In the series, "From The Writer's Desk," I'll describe what I do for a living as a writer and ideas I have for advancing my craft.
By devising inflation theory, considered by many in physics to be the best explanation of why the universe currently looks the way it does, cosmologist Alan Guth at the Massachusetts Institute of Technology probably ranks among one of the most important physicists alive today. He suggested the cosmos expanded staggeringly in size a sliver of a second after it was born — a growth spurt that would help explain, among other things, why the universe is as extraordinarily uniform as it is today, with only very tiny fluctuations in how matter and energy are distributed.
For this achievement, Russian billionaire Yuri Milner decided to award Guth one of his new Fundamental Physics Prize this year, instantly making the physicist a multimillionaire. In writing a story on the Milner prize for NOVA, I came across an article in The New York Times the $3 million appeared in a bank account of Guth's that only had $200. "Suddenly, it said, $3,000,200," Guth said.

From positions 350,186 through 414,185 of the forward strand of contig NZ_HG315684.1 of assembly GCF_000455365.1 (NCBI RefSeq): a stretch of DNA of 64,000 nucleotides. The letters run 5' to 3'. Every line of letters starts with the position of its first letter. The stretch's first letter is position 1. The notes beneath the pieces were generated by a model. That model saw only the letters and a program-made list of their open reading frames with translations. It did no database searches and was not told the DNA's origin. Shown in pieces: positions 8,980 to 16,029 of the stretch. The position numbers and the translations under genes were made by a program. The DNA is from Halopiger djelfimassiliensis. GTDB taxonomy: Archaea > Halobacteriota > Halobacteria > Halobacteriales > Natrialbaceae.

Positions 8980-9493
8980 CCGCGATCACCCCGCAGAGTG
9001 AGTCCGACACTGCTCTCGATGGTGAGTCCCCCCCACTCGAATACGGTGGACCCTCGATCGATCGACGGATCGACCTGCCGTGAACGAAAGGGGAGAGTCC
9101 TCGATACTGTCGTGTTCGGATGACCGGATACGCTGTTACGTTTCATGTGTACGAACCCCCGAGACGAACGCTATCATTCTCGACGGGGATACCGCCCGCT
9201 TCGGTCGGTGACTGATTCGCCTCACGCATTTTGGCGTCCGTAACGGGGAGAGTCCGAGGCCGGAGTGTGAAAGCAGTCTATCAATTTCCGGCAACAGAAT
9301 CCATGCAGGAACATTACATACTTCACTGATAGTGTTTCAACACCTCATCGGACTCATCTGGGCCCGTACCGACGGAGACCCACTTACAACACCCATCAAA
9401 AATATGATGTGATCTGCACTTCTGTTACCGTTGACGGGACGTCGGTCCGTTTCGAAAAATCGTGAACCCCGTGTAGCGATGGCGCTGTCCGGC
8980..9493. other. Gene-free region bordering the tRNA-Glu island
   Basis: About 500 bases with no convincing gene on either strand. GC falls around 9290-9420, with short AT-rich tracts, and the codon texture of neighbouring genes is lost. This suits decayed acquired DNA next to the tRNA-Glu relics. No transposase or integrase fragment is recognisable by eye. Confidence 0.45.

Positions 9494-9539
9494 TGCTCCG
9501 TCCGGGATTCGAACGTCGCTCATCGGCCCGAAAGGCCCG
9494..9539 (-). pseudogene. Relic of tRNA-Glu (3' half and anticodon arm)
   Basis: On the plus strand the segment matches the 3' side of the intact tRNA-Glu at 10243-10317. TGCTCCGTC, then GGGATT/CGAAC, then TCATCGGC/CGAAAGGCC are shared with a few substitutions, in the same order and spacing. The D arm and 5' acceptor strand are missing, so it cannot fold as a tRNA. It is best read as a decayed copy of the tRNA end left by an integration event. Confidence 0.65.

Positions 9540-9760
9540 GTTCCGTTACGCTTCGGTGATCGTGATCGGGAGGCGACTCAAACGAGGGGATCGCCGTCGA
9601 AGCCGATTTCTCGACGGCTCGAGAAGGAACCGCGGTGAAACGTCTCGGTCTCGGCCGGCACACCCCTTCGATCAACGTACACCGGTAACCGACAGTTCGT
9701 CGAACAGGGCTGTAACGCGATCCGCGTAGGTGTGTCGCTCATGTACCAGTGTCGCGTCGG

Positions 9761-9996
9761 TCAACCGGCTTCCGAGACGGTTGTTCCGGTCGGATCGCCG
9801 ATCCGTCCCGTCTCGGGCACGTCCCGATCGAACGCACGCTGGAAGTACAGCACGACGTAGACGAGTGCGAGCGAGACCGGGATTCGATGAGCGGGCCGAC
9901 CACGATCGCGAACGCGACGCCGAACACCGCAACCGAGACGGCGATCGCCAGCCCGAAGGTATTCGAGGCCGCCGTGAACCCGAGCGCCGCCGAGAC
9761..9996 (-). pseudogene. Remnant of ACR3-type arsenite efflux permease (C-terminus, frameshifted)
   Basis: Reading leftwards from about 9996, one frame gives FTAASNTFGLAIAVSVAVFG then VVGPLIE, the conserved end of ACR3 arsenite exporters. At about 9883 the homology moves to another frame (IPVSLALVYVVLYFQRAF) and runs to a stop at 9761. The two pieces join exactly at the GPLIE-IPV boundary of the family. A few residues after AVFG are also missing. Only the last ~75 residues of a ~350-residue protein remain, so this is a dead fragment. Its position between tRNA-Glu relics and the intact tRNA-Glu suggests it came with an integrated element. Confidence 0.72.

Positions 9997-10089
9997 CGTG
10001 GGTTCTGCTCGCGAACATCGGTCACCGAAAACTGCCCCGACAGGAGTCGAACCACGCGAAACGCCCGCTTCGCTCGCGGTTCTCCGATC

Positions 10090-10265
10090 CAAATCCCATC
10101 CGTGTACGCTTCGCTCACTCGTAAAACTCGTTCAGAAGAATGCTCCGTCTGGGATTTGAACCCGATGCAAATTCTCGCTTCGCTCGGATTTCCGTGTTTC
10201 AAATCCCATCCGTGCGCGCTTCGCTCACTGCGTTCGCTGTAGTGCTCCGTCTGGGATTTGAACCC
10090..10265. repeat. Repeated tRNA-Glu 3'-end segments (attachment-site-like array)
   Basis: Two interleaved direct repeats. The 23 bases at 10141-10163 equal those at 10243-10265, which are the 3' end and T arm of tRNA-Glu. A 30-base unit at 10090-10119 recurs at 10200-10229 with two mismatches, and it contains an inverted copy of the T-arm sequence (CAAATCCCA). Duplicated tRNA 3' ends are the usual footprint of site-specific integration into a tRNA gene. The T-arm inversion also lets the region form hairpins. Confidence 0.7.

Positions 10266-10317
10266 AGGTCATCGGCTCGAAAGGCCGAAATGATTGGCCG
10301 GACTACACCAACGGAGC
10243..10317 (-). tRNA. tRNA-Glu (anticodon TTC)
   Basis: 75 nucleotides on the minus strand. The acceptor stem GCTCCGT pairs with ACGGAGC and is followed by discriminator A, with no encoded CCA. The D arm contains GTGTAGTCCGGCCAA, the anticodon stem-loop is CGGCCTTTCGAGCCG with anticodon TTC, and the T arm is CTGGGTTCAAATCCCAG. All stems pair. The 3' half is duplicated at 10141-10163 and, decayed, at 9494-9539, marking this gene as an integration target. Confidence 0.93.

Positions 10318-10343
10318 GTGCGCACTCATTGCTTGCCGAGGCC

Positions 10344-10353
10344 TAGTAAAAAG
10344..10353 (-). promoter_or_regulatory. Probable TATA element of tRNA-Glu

Why did Guth's bank account only have $200?
A journalistic dictum is to "kill your babies" — to ruthlessly cut out anything that doesn't serve the main thrust of your story, no matter how lovely. It's a good rule to follow, helping to prevent florid digressions. But just because a detail doesn't serve the main point of your story doesn't mean it's pointless — there are thousands of stories that end up on my figurative cutting room floor, answers to mysteries, glimpses of a larger world, items that regretfully often get tucked away in the electronic recesses of my computer to fade into digital obscurity.
Unless, say, I had a blog.
It turns out Guth wasn't languishing in poverty before this jackpot. That $200 bank account wasn't his main one. It was just one he happened to have. Since Guth didn't know whether the guy who called him over the phone claiming to be a Russian billionaire who wanted to give him $3 million was for real or not, Guth cautiously gave him details to a relatively expendable account and waited to see what happened. I'd wager he was rather happy with the result.
The bad thing about writing for others for a living is there are stories no one else would really care to pay to run. The good thing about writing for yourself is that you only have to really answer to yourself.
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